Journal Article

Arbitral Decision-Making: Legal Realism and Law & Economics

Thomas Schultz

in Journal of International Dispute Settlement

Volume 6, issue 2, pages 231-251
Published in print July 2015 | ISSN: 2040-3585
Published online June 2015 | e-ISSN: 2040-3593 | DOI: https://dx.doi.org/10.1093/jnlids/idv014
Arbitral Decision-Making: Legal Realism and Law & Economics

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  • Arbitration
  • Private International Law and Conflict of Laws
  • Public International Law
  • Settlement of Disputes

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As the social impact and role of international arbitration receives increasing attention, one central theme in this conundrum gains prominence: how do arbitrators decide cases? What influences arbitral decision-making? With the progressive opening of scholarship in the field to interdisciplinary approaches and studies going beyond doctrinal work, the question often takes the following form: do arbitrators apply the law, or do they make decisions based on something else—personal preferences, political biases, etc? When empirical studies fail to find significant statistical evidence of the role of extra-legal factors in their decision-making, the conclusion is drawn that arbitrators do, indeed, nothing else than apply the law. This article argues that the question so posed is an argumentative fallacy. Using the epistemology of legal realism and a simple methodology of law & economics, this article maintains that arbitrators, like every dispute resolver, are likely to always rely on both legal and extra-legal factors. It focuses on identifying, in the abstract, possible extra-legal factors that may amount to incentives and constraints placed by the current ecosystem of arbitration on arbitral decision-making.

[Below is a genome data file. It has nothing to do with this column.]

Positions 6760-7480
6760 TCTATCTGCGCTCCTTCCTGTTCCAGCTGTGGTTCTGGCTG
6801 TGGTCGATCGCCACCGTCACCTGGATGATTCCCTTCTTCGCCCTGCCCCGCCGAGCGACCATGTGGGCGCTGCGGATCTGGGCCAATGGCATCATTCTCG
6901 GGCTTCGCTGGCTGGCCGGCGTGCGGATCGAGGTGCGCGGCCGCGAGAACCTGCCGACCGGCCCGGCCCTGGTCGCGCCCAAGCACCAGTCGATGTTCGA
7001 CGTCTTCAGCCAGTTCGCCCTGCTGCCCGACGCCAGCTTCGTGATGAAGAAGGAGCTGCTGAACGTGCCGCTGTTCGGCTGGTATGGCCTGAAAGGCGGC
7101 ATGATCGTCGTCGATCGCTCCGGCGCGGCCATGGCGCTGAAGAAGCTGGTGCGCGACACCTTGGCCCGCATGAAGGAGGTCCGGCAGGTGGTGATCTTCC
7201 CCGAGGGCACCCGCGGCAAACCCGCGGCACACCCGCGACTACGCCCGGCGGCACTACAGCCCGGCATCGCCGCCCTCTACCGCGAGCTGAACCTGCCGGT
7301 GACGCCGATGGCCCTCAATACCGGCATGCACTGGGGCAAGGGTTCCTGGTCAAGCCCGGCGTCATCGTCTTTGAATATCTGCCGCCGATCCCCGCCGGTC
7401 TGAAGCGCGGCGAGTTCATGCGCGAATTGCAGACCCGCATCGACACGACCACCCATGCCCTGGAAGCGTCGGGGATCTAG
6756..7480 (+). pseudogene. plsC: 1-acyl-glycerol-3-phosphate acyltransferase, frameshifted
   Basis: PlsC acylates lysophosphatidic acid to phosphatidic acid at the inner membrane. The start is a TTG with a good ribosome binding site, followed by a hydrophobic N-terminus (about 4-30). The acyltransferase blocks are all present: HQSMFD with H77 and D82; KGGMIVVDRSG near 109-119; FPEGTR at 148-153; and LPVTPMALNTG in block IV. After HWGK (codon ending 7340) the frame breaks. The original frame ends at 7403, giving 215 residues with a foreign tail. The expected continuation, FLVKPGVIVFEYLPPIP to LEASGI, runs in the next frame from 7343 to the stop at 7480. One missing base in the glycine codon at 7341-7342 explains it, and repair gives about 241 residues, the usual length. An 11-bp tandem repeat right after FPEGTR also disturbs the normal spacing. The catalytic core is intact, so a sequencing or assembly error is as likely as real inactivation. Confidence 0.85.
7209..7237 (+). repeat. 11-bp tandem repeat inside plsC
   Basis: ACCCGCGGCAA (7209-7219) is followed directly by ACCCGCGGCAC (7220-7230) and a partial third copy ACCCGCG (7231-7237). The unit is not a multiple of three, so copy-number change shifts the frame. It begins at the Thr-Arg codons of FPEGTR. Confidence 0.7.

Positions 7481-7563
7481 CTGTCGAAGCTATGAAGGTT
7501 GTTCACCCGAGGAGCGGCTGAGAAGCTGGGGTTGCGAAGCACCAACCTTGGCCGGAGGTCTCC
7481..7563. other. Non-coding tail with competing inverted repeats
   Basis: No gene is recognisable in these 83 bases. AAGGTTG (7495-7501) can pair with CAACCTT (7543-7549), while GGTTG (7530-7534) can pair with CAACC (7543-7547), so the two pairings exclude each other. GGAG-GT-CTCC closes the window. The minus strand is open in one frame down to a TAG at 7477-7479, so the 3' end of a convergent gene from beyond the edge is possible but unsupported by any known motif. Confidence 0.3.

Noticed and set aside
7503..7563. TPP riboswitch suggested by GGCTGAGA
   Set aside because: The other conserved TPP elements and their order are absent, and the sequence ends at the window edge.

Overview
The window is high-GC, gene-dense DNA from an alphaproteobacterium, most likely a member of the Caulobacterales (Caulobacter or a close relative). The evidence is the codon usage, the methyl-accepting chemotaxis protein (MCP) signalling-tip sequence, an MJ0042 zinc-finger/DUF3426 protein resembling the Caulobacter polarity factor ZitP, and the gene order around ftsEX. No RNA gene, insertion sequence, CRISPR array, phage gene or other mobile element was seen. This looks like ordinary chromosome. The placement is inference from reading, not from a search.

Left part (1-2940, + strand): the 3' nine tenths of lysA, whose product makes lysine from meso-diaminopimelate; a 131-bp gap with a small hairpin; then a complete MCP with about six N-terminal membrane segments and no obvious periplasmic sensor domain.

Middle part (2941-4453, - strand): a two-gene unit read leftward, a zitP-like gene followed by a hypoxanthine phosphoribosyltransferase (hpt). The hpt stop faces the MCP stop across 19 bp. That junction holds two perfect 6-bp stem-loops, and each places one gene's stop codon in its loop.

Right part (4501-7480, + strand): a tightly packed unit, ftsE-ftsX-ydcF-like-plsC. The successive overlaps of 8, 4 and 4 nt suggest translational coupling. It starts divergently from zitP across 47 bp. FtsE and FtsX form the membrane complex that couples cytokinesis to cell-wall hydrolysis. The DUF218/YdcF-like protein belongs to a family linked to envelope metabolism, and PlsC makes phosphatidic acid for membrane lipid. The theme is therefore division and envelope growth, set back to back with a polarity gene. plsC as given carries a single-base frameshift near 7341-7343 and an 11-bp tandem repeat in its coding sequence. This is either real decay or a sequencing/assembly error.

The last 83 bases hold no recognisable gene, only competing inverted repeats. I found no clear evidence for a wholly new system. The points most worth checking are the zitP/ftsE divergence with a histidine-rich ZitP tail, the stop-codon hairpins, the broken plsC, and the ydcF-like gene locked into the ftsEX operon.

Journal Article.  11459 words. 

Subjects: Arbitration ; Private International Law and Conflict of Laws ; Public International Law ; Settlement of Disputes

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